Although most online sportsbooks are offering a plethora of markets on almost every aspect of this National Football League (NFL) championship contest, some others are reportedly opting for more unique routes with proposition wagers on markets as wacky as the length of the pre-game national anthem alongside an over/under on how many television advertisements broadcast during the match will feature a dog.
Sweatband suggestion:
These were just two of the 17 more unique proposition bets highlighted by the news domain at Insider.com on Wednesday as American football fans prepare to watch the ‘Chiefs’ and the ‘Bucs’ battle it out at the latter’s Raymond James Stadium. Other less traditional wagers purportedly involve whether anthem singer Eric Church will be wearing a leather jacket, the color of the headband being sported by star quarterback Patrick Mahomes (pictured) and if the broadcast will have any commercials for a Star Wars film.
Anthem abilities:
The singing of the national anthem seems to be a popular focus as the source also reportedly found sites offering odds on who will sing the last note of the tune penned by Francis Scott Key and whether any of the scoring drives from Sunday night will take less time to complete. There are purportedly also even more bizarre bets on which coach’s nostrils will be the first to feature in the broadcast, will the spread or total of the game be mentioned and how many times NFL Commissioner Roger Goodell will be shown.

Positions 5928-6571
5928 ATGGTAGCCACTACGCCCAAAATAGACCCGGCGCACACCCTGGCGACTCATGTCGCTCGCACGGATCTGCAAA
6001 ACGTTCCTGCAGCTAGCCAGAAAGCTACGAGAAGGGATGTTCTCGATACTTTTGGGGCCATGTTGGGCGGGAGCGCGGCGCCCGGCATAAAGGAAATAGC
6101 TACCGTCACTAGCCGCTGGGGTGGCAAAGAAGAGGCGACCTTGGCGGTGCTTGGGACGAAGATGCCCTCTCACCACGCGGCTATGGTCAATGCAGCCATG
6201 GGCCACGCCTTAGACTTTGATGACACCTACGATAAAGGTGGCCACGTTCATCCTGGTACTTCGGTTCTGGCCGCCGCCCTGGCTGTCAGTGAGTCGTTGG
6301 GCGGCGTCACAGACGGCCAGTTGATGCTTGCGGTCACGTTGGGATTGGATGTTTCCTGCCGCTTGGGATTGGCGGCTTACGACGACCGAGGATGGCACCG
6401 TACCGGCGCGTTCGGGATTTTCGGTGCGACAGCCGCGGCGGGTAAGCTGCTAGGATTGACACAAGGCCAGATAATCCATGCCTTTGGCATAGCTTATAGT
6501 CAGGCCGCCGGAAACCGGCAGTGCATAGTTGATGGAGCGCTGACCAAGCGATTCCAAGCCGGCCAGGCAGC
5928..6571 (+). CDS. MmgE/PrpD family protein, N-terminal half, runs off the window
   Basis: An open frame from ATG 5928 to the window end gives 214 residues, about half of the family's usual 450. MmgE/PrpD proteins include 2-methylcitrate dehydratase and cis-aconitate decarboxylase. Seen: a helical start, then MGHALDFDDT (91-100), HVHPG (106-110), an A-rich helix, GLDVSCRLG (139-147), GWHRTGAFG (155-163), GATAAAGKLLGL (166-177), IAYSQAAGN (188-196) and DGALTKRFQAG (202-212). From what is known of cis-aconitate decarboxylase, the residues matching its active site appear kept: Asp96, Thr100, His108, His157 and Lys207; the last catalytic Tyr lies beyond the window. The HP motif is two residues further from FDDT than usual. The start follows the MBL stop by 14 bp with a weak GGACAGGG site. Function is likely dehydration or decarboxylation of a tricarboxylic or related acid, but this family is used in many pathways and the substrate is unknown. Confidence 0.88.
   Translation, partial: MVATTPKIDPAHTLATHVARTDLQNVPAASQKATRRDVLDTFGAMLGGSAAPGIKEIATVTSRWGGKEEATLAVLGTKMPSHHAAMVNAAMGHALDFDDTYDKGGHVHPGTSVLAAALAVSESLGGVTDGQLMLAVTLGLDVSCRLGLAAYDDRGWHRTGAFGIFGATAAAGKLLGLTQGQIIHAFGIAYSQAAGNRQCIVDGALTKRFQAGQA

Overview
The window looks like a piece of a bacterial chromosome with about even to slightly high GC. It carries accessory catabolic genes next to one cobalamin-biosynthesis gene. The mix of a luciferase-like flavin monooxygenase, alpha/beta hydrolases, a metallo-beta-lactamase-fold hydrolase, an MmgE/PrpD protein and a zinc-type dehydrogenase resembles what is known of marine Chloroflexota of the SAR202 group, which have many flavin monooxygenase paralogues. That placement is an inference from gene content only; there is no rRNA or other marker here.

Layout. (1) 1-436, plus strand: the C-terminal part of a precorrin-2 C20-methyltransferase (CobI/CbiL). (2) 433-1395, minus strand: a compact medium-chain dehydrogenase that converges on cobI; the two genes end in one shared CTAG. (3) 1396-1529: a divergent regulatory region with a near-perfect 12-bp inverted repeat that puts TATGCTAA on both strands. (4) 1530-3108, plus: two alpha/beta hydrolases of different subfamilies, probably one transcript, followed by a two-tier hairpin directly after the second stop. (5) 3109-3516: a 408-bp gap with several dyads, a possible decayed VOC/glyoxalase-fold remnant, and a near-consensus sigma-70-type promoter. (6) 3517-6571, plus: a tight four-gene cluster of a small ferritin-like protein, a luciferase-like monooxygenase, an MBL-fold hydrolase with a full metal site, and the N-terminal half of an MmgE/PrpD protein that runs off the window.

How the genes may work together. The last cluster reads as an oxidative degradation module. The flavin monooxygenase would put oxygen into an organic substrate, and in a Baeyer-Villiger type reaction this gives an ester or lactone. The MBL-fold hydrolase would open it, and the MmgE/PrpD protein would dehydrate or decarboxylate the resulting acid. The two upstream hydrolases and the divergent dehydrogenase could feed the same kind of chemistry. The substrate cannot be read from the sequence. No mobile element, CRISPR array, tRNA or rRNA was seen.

Half-time histrionics:
American broadcasts of Super Bowl LV are reportedly due to be fronted by NFL analysts Jim Nantz and Tony Romo with sportsbetting aficionados reportedly furthermore able to find odds on whether this latter expert will correctly predict one of the game’s offensive plays. Markets on what color liquid will be poured on the winning coach and what is to be the first song performed by half-time entertainer The Weeknd are likewise purportedly available as are bets on the shade of the Canadian singer’s jacket and whether he will be sporting gloves or head bandages.

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Why Some Women Don’t Want Antonio Brown in the Super Bowl